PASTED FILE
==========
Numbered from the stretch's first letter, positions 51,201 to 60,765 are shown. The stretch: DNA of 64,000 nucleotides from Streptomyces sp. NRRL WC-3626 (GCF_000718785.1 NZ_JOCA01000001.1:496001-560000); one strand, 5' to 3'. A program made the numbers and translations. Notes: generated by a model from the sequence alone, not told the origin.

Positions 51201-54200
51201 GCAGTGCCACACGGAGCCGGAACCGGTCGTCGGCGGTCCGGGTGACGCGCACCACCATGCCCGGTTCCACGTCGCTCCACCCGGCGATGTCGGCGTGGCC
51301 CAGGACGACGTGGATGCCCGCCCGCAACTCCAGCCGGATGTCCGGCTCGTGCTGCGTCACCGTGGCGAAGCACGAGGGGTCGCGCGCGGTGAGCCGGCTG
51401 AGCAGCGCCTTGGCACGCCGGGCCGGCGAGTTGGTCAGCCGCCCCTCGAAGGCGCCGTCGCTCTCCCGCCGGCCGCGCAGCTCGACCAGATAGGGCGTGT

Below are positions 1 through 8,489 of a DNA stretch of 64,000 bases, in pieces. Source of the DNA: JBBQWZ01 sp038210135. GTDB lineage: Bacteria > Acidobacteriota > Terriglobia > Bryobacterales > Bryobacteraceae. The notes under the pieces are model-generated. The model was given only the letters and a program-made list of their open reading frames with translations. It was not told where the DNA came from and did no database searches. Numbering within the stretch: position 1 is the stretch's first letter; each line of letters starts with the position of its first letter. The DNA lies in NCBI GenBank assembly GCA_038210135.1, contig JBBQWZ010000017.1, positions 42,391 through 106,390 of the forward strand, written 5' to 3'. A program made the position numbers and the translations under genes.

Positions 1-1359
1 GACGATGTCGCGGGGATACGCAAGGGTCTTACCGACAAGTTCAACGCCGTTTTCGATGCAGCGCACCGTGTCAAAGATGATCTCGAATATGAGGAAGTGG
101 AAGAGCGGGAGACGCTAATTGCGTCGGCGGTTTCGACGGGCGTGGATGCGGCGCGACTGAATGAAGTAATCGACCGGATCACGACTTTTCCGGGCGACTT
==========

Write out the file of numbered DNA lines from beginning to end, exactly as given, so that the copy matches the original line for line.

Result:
Numbered from the stretch's first letter, positions 51,201 to 60,765 are shown. The stretch: DNA of 64,000 nucleotides from Streptomyces sp. NRRL WC-3626 (GCF_000718785.1 NZ_JOCA01000001.1:496001-560000); one strand, 5' to 3'. A program made the numbers and translations. Notes: generated by a model from the sequence alone, not told the origin.

Positions 51201-54200
51201 GCAGTGCCACACGGAGCCGGAACCGGTCGTCGGCGGTCCGGGTGACGCGCACCACCATGCCCGGTTCCACGTCGCTCCACCCGGCGATGTCGGCGTGGCC
51301 CAGGACGACGTGGATGCCCGCCCGCAACTCCAGCCGGATGTCCGGCTCGTGCTGCGTCACCGTGGCGAAGCACGAGGGGTCGCGCGCGGTGAGCCGGCTG
51401 AGCAGCGCCTTGGCACGCCGGGCCGGCGAGTTGGTCAGCCGCCCCTCGAAGGCGCCGTCGCTCTCCCGCCGGCCGCGCAGCTCGACCAGATAGGGCGTGT

Below are positions 1 through 8,489 of a DNA stretch of 64,000 bases, in pieces. Source of the DNA: JBBQWZ01 sp038210135. GTDB lineage: Bacteria > Acidobacteriota > Terriglobia > Bryobacterales > Bryobacteraceae. The notes under the pieces are model-generated. The model was given only the letters and a program-made list of their open reading frames with translations. It was not told where the DNA came from and did no database searches. Numbering within the stretch: position 1 is the stretch's first letter; each line of letters starts with the position of its first letter. The DNA lies in NCBI GenBank assembly GCA_038210135.1, contig JBBQWZ010000017.1, positions 42,391 through 106,390 of the forward strand, written 5' to 3'. A program made the position numbers and the translations under genes.

Positions 1-1359
1 GACGATGTCGCGGGGATACGCAAGGGTCTTACCGACAAGTTCAACGCCGTTTTCGATGCAGCGCACCGTGTCAAAGATGATCTCGAATATGAGGAAGTGG
101 AAGAGCGGGAGACGCTAATTGCGTCGGCGGTTTCGACGGGCGTGGATGCGGCGCGACTGAATGAAGTAATCGACCGGATCACGACTTTTCCGGGCGACTT